Monetary policy is neutral even with fixed prices if free entry determines product variety optimally, as in Dixit and Stiglitz (1977). Entry substitutes for price flexibility in the welfare-based price index when individual prices are sticky. In response to aggregate demand expansions, the intensive (quantity produced of each good) and ex tensive (number of goods being produced) margins move in offsetting ways, leaving aggregate production unchanged. Price stickiness thus generates deviations from monetary neutrality only in conjunction with entry frictions: when variety is not optimally determined (preferences are not Dixit-Stiglitz) or when entry is subject to sunk costs and lags. Wage stickiness instead implies nonneutrality even in the frictionless-entry benchmark.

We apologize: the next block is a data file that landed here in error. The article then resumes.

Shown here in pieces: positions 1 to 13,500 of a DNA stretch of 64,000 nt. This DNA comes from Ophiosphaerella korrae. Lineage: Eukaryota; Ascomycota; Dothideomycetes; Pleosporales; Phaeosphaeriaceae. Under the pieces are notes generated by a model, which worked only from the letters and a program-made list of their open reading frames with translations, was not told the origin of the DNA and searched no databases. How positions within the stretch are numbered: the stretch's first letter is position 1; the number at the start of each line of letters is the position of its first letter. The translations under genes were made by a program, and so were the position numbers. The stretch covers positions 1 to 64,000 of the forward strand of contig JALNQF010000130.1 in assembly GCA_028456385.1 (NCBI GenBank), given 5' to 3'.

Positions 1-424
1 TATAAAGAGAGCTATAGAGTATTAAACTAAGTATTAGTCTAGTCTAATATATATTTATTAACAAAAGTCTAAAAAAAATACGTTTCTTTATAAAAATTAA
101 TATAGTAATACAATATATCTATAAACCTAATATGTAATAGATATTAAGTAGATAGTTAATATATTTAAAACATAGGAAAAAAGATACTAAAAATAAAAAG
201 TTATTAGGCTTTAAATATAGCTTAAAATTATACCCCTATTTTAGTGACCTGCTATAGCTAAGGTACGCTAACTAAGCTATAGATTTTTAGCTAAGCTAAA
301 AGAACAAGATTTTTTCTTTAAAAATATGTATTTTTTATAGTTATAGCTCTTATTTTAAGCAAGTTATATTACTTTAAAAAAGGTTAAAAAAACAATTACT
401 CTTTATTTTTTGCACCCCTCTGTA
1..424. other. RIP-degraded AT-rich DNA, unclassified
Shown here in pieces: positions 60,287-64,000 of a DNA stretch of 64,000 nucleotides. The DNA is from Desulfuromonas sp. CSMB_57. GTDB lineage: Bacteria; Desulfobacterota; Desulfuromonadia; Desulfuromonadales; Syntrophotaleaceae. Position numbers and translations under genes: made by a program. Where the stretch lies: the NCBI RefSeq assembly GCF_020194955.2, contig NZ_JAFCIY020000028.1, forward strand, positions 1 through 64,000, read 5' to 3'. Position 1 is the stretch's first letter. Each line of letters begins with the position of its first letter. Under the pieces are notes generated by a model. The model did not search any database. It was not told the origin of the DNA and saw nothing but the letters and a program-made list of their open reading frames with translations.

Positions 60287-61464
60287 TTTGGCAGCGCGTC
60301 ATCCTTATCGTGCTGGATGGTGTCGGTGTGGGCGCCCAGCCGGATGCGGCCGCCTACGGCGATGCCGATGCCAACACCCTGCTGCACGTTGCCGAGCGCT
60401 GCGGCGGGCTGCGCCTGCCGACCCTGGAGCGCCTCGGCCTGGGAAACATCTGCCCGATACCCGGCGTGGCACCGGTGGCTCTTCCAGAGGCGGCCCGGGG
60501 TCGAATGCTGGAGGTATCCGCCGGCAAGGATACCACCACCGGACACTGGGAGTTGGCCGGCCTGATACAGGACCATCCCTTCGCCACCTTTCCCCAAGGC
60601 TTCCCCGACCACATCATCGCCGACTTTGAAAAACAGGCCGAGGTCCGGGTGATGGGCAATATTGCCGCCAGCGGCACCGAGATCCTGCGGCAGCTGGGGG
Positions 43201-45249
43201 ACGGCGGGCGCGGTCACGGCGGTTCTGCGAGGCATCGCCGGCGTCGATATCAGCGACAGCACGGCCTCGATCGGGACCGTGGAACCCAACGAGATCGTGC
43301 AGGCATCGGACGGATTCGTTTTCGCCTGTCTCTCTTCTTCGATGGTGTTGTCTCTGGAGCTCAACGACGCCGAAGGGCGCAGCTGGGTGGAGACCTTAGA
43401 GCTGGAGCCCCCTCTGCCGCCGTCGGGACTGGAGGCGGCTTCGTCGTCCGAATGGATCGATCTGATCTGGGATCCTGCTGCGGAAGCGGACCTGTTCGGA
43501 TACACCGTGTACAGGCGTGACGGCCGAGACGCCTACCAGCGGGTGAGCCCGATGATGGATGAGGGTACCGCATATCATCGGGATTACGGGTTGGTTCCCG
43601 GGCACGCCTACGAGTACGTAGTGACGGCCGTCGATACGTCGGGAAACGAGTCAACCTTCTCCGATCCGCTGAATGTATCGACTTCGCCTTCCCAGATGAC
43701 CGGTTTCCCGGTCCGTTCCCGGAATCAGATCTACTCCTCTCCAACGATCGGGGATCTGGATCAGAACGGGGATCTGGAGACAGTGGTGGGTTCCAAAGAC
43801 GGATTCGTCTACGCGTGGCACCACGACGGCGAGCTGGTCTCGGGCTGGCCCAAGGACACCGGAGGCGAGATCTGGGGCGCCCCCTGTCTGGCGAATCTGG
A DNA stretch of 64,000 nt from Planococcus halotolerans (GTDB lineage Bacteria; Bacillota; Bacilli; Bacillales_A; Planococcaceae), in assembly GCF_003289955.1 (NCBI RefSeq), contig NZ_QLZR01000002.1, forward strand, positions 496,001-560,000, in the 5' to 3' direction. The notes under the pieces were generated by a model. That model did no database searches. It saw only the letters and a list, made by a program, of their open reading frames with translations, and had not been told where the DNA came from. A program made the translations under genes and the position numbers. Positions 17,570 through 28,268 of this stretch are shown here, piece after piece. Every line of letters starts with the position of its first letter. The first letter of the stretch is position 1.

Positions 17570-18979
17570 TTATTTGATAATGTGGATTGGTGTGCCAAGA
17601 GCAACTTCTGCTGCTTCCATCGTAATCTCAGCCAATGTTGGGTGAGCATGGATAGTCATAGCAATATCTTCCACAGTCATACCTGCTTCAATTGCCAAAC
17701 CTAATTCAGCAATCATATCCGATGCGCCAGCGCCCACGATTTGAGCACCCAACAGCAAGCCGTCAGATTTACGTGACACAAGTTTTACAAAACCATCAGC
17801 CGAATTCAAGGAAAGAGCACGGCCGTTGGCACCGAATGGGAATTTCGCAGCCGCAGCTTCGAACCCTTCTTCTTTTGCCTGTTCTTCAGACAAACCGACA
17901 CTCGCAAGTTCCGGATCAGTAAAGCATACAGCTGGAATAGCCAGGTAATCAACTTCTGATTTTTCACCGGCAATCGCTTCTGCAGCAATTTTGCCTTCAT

I am grateful to the editor, Olivier Coibion, and to three anonymous referees for constructive comments. This paper owes much debt to Jess Benhabib for lengthy, useful, and valuable discussions that helped clarify the contribution and bring it to its current shape, to Marc Melitz for general insights on models with entry and variety since 2004, to Ippei Fujiwara and Fabio Ghironi for what I learned from our joint work on related topics, and to Virgiliu Midrigan, Edward Schlee, and Victor Rios-Rull for useful comments. I gratefully acknowledge without implicating the past support of Chaire Banque de France at PSE, of Institut Universitaire de France and thank NYU and CREi for hospitality during part of writing.
A supplemental appendix is available online at https://doi.org/10.1162/rest_a_00898.